Weekend Box Office Top 10 Takeaways: ‘Ghostbusters’ Makes Mid-Range Landing

Box office success is measured by cost vs. return, expectations vs. reality, and last year's record numbers vs. a weak summer 2016.
Kate McKinnon
Columbia Pictures

Few summer 2016 releases have grabbed more advance attention that Sony’s female “Ghostbusters” reboot. During this feast-or-famine summer, its modest initial performance is far from great, but mainly positive.

For one thing, “Ghostbusters” failed to unseat top-grossing animated film “The Secret Life of Pets” as #1. The superlatives for the animated family genre continue unabated.

The weekend brought few new releases, another reason grosses fell short of the same weekend last summer.

But more strong openers are coming, including “Star Trek Beyond” and “Suicide Squad” is guaranteed to soar). But the ongoing uncertainty continues.

The Top Ten

1. The Secret Life of Pets (Universal) Week 2 – Last weekend #1

$50,560,000 (-51%) in 4,381 theaters (+11); PTA (per theater average): $11,541; Cumulative: $203,148,000

2. Ghostbusters (Sony) NEW – Cinemascore: B-; Metacritic: 60; Est. budget: $144 million

$46,000,000 in 3,963 theaters; PTA: $11,607; Cumulative: $46,000,000

3. The Legend of Tarzan (Warner Bros.) Week 3 – Last weekend #2

$11,120,000 (-47%) in 3,551 theaters (-40); PTA: $3,132; Cumulative: $103,050,000

4. Finding Dory (Buena Vista) Week 5 – Last weekend #3

$11,040,000 (-47%) in 3,535 theaters (-335); PTA: $3,122; Cumulative: $445,504,000

5. Mike and Dave Need Wedding Dates (20th Century Fox) Week 2 – Last weekend #4

$7,500,000 (-55%) in 3,008 theaters (+26); PTA: $2,493; Cumulative: $31,324,000

6. The Purge: Election Day (Universal) Week 3 – Last weekend #5

$6,080,000 (-51%) in 2,671 theaters (-150); PTA: $2,276; Cumulative: $71,002,000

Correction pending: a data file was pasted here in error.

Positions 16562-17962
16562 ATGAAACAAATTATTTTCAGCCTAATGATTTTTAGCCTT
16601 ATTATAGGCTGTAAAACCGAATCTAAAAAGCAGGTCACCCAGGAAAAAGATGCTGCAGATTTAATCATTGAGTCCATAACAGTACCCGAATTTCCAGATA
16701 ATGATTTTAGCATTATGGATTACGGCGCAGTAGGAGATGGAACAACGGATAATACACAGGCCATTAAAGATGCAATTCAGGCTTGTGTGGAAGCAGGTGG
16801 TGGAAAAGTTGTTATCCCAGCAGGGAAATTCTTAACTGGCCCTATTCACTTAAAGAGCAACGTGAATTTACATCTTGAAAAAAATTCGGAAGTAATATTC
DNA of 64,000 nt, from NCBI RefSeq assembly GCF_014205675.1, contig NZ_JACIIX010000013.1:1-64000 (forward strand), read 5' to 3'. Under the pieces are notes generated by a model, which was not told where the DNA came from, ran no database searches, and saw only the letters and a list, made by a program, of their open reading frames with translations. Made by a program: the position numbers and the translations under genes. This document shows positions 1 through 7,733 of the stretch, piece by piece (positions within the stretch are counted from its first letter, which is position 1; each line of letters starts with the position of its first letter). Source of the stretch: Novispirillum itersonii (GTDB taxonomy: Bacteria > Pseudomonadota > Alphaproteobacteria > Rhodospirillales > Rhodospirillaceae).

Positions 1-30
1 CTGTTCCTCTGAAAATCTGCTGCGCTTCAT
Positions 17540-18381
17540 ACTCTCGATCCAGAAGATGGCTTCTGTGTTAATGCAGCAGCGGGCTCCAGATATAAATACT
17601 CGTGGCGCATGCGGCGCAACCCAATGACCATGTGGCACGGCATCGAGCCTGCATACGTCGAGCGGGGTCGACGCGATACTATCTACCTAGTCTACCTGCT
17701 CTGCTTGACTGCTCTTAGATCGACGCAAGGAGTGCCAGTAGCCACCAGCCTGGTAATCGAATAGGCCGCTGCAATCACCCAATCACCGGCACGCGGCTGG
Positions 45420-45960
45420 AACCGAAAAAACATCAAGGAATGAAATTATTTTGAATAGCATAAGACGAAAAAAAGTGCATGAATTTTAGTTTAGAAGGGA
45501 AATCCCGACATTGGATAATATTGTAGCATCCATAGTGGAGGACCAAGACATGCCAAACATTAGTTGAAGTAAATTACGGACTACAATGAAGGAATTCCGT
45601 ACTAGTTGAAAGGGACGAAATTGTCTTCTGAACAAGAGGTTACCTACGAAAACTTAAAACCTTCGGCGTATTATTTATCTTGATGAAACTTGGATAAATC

7. Central Intelligence (Universal) Week 5 – Last weekend #6

$5,300,000 (-34%) in 2,381 theaters (-460); PTA: $2,226; Cumulative: $117,508,000

8. The Infiltrator (Broad Green) NEW – Cinemascore:; Metacritic: 60; Est. budget: $47 million

$5,287,000 in 1,601 theaters; PTA: $3,304; Cumulative: $6,750,000

9. The BFG (Buena Vista) Week 3 – Last weekend #7

$3,747,000 (-52%) in 2,182 theaters (-1,210); PTA: $1,717; Cumulative: $47,337,000

10. Independence Day: Resurgence (20th Century Fox) Week 4 – Last weekend #8

$3,450,000 (-56%) in 2,290 theaters (-771); PTA: $1,507; Cumulative: $98,516,000

The Takeaways

Inconsistent Summer Continues With Top Ten Slide

With only one new studio wide release this weekend (indie “The Infiltrator” was a sub-2,000 theater release) as opposed to two or three, and with “Ghostbusters”‘s just decent numbers, this weekend’s Top Ten slid 16% ($29 million) from last year after a surprisingly strong parity last week that suggested hope for the remainder of the summer. The numbers come in below the previous four weekends, which were led by two animated behemoths (“Finding Dory” and “The Secret Life of Pets”).

The key to the slide comes in part from distributors miscalculating the competitive opening for “Ghostbusters,” leaving the opening spot unchallenged. In a crowded summer schedule, apart from the strength of the cartoon hits, the bottom hasn’t fallen out worse than it has because of the volume of films in release. Even the disappointing ones have often opened to over $20 million (many were disappointments in relation to cost). So next weekend sees three studio debuts — a franchise entry (“Star Trek Beyond”), an animation sequel (“Ice Age: Collision Course) and a horror film (“Lights Out”)— with three more the following week.